One place Rendon could end up would be in his home state of Texas should he choose to walk.

"A team with immense money is the Texas Rangers," Paulsen explained. "Anthony Rendon is from Texas. That would make a lot of sense."

Paulsen's position is the Nats need to sign Rendon soon before he hits free agency.

"If I'm the Nats, Grant Lerner, I'm putting a $250 million offer in front of the guy today."

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Adam Eaton calls Todd Frazier ‘childish’ after the ex-teammates get into it again

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Adam Eaton calls Todd Frazier ‘childish’ after the ex-teammates get into it again

NEW YORK -- Normal is not something the Nationals do this season.

Monday’s pivot from the mundane -- an otherwise run-of-the-mill 5-3 baseball game -- came when Adam Eaton was jogging toward the visitors dugout in the bottom of the third inning when he stopped to respond to New York third baseman Todd Frazier, whom Eaton said was chirping at him all night.

This is not new. The two were teammates on the Chicago White Sox in 2016 and did not get along. Last year, Frazier and Eaton also had an exchange. The one Monday night at Citi Field prompted several members of the Nationals to hop over the dugout railing while Frazier and Eaton were being restrained near the first base bag. First base umpire Mike Estabrook cutoff Eaton who was walking toward Frazier after initially heading to the dugout following a 4-6-3 double play which ended the inning for the Nationals. When Frazier came toward the Mets dugout from his position at third base, the two began their spat.

Afterward, Frazier declined to comment in the Mets’ clubhouse, saying only, “It was nothing.” Eaton took the opportunity to expound on his displeasure with the incident, its continuation and Frazier himself.

“Yeah, I don’t know,” Eaton said. “Gosh, who knows what goes through that guy’s mind? He’s chirping all the way across the infield. He must really like me, [because] he wants to get my attention it seems like every time we come into town, he really cares what I think about him. I don’t know what his deal is, if he wants to talk to me in person or have a visit or what it is. But he’s always yelling across the infield at me, making a habit of it.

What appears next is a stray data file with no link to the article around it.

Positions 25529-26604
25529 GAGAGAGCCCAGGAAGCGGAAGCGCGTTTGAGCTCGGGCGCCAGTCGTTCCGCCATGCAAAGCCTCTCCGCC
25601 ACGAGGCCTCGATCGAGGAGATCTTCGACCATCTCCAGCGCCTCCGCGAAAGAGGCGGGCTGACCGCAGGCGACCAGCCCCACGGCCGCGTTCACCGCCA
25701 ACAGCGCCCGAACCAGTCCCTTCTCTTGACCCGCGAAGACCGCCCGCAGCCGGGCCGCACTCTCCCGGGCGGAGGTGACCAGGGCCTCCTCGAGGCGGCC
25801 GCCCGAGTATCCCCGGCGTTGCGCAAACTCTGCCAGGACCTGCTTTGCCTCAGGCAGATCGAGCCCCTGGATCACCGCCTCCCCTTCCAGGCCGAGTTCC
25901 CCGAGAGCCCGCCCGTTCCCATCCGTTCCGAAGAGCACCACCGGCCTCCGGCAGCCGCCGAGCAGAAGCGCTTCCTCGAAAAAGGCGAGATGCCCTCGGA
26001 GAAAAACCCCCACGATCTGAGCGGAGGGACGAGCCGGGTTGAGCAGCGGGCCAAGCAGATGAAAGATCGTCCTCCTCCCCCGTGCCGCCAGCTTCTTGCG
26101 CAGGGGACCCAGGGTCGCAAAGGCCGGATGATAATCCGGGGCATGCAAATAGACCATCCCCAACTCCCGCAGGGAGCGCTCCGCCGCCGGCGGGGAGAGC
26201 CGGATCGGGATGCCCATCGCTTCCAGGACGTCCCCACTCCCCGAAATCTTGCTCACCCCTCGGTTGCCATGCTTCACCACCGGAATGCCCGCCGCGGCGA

“He’s one of those guys who always says it loud enough that you hear it but can’t understand it. So, he’s making a habit of it. I ignored him a couple times chirping coming across, but I had it to the point where I’m not going to say the saying I want to say but you got to be a man at some point. So, I turned around, had a few choice words with him. It’s funny, I was walking towards him, he didn’t really want to walk towards me but as soon as someone held him back then he was all of a sudden he was really impatient, like trying to get towards me. Just being Todd Frazier. What’s new?”

Asked if he is surprised such exchanges are still happening three years after they played together, Eaton said he was.

“Yes, absolutely,” Eaton said. “He’s very childish. I’m walking with my head down, play’s over, I’m walking away. I can still hear him. I’m a 30-year-old man with two kids, got a mortgage and everything. He wants to loud talk as he’s running off the field. At the end of the day, I got to be a man about it. I tried to stay patient with the childishness, but it is what it is. I got to stand up eventually.”

He did, and what could have been merely Game 47 for a struggling team turned out to be something else.